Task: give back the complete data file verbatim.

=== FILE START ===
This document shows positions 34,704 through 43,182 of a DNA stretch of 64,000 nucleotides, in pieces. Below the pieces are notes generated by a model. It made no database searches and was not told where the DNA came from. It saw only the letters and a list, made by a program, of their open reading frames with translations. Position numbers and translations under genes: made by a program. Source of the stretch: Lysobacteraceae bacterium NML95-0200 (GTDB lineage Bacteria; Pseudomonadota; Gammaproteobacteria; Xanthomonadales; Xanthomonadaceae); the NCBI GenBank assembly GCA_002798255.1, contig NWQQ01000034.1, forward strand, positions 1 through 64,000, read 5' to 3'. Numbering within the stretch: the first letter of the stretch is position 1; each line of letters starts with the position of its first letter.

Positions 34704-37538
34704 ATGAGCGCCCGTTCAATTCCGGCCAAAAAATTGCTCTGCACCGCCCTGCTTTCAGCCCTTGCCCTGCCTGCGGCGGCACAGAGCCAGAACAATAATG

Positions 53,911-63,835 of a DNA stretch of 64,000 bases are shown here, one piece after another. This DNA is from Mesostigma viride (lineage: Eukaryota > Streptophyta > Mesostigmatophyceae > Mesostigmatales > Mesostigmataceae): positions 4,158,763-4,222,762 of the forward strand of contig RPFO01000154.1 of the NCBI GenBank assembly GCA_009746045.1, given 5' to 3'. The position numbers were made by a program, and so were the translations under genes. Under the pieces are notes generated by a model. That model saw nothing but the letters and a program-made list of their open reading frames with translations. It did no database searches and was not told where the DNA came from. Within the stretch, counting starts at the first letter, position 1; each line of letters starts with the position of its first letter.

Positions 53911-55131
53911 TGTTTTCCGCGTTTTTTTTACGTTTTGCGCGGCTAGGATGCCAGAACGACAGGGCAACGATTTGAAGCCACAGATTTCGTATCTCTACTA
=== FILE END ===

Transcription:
This document shows positions 34,704 through 43,182 of a DNA stretch of 64,000 nucleotides, in pieces. Below the pieces are notes generated by a model. It made no database searches and was not told where the DNA came from. It saw only the letters and a list, made by a program, of their open reading frames with translations. Position numbers and translations under genes: made by a program. Source of the stretch: Lysobacteraceae bacterium NML95-0200 (GTDB lineage Bacteria; Pseudomonadota; Gammaproteobacteria; Xanthomonadales; Xanthomonadaceae); the NCBI GenBank assembly GCA_002798255.1, contig NWQQ01000034.1, forward strand, positions 1 through 64,000, read 5' to 3'. Numbering within the stretch: the first letter of the stretch is position 1; each line of letters starts with the position of its first letter.

Positions 34704-37538
34704 ATGAGCGCCCGTTCAATTCCGGCCAAAAAATTGCTCTGCACCGCCCTGCTTTCAGCCCTTGCCCTGCCTGCGGCGGCACAGAGCCAGAACAATAATG

Positions 53,911-63,835 of a DNA stretch of 64,000 bases are shown here, one piece after another. This DNA is from Mesostigma viride (lineage: Eukaryota > Streptophyta > Mesostigmatophyceae > Mesostigmatales > Mesostigmataceae): positions 4,158,763-4,222,762 of the forward strand of contig RPFO01000154.1 of the NCBI GenBank assembly GCA_009746045.1, given 5' to 3'. The position numbers were made by a program, and so were the translations under genes. Under the pieces are notes generated by a model. That model saw nothing but the letters and a program-made list of their open reading frames with translations. It did no database searches and was not told where the DNA came from. Within the stretch, counting starts at the first letter, position 1; each line of letters starts with the position of its first letter.

Positions 53911-55131
53911 TGTTTTCCGCGTTTTTTTTACGTTTTGCGCGGCTAGGATGCCAGAACGACAGGGCAACGATTTGAAGCCACAGATTTCGTATCTCTACTA